The concept of transparency is now an unescapable reference in public, professional, and private life. As transparency-making has recently transmuted from a progressive instrument to counter corruption into a new universal ideological formation, it is time to problematize the concept of transparency and its uses. In this article, I consider transparency not as a moral principle or static ideology but as a terrain of political struggle over its meaning and practices. An emerging literature in anthropology highlights how transparency has become a form of governance that leads to a sense of deprofessionalization in working life. Based on ethnographic research with activist networks and small-scale farmers in Italy, I investigate experiments with horizontal and inclusive forms of alternative transparency-making in food processing. I consider three interrelated emblematic frictions within these experiments: informal versus formal, top-down versus horizontal, and not-for-profit versus commercial. While these experimental forms of transparency-making allow small-scale farmers to reappropriate a sense of autonomy and professionalism, the frictions indicate that conventional and alternative transparency-making are not diametrically opposed. Frictions in emancipatory transparency-making repoliticize decision-making processes in ways that are unknown in contemporary concepts of transparency. Ultimately, the concept of emancipatory transparency-making calls for engagement in open dialogical processes.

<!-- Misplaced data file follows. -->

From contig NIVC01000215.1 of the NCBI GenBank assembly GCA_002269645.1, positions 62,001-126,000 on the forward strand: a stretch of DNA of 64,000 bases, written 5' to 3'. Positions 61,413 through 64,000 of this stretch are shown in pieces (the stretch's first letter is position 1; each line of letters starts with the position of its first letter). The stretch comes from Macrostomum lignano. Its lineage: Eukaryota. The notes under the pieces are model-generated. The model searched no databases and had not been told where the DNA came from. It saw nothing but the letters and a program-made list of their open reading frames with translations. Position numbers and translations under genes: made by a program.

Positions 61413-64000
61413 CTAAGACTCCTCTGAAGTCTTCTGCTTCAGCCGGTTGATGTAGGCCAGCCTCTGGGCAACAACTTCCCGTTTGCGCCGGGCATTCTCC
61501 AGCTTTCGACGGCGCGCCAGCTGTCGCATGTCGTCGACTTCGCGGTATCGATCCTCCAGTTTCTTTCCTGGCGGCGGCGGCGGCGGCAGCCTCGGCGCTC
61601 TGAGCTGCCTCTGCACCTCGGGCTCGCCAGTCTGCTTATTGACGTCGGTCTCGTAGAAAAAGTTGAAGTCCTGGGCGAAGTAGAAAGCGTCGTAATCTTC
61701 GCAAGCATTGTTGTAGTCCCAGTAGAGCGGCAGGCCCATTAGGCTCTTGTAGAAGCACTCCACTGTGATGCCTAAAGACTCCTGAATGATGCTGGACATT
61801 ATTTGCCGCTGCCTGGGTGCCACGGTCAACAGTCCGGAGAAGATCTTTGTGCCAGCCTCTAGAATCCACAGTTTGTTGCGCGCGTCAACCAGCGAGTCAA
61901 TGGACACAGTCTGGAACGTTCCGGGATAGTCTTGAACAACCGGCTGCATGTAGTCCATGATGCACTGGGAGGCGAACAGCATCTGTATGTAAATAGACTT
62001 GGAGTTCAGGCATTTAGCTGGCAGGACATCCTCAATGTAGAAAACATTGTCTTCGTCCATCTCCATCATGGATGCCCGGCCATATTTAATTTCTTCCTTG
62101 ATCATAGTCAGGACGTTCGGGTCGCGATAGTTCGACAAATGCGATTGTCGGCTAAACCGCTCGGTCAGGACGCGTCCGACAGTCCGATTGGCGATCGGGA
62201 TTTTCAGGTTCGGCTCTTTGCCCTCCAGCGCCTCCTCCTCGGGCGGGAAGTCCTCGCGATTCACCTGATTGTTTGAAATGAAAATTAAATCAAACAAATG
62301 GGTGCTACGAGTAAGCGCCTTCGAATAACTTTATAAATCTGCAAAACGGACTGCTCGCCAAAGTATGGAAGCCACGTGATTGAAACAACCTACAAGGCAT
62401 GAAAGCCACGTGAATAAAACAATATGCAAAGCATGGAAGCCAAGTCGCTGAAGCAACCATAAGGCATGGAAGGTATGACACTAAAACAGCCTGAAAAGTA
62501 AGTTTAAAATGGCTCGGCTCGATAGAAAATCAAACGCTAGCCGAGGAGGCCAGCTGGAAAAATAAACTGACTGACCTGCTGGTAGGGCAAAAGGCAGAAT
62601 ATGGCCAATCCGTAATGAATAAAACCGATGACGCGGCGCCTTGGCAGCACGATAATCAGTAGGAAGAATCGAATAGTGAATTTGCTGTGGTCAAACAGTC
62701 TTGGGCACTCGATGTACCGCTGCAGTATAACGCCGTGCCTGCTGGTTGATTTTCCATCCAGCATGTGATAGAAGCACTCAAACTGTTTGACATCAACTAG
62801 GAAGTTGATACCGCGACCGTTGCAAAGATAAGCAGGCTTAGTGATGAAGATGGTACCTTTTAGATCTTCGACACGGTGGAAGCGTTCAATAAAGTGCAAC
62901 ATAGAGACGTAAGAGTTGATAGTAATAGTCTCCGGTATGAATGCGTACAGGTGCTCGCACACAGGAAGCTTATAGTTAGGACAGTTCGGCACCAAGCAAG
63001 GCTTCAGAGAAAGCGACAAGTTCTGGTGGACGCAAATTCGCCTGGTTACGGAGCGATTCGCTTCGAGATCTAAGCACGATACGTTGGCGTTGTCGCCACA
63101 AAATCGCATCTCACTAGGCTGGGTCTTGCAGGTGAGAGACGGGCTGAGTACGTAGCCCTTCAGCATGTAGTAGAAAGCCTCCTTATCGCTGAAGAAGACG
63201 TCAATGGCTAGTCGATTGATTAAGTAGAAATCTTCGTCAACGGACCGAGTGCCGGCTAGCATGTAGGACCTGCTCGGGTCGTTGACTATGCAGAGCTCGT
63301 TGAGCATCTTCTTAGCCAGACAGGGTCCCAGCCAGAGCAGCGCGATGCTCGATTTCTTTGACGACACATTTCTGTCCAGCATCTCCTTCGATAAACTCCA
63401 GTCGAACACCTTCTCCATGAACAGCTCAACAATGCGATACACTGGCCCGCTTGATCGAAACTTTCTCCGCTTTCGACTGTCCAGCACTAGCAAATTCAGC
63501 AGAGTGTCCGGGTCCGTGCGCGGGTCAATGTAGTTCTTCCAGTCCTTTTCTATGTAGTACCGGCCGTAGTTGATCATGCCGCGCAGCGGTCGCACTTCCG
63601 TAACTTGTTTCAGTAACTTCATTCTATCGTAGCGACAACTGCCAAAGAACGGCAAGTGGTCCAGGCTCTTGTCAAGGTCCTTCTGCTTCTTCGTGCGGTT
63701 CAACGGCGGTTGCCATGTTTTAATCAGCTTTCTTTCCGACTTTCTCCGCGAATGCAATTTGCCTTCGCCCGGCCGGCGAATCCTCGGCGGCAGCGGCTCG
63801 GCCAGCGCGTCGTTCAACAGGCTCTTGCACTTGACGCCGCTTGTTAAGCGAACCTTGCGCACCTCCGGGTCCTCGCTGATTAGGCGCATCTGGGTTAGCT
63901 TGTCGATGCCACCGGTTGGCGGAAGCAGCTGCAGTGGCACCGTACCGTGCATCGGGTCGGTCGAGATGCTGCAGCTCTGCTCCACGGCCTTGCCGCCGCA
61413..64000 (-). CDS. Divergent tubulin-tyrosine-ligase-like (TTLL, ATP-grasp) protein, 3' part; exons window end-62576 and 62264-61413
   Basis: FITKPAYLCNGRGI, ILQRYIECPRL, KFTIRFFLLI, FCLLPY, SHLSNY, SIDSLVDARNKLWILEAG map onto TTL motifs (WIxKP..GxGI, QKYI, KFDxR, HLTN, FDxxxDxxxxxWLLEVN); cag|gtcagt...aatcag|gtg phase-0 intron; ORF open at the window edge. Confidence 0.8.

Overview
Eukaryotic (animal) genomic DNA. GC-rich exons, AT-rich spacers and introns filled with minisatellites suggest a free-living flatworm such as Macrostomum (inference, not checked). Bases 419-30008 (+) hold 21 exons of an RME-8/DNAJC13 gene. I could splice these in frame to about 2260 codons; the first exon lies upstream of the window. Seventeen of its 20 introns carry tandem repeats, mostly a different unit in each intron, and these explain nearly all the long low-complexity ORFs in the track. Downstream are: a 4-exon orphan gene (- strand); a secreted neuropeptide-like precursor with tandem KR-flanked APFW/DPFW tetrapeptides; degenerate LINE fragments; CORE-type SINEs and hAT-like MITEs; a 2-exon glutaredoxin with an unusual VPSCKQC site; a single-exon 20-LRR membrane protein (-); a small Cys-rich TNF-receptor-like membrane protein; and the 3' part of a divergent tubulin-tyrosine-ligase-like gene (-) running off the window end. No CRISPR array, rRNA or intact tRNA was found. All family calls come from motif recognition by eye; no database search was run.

File in questo prodotto:
Non ci sono file associati a questo prodotto.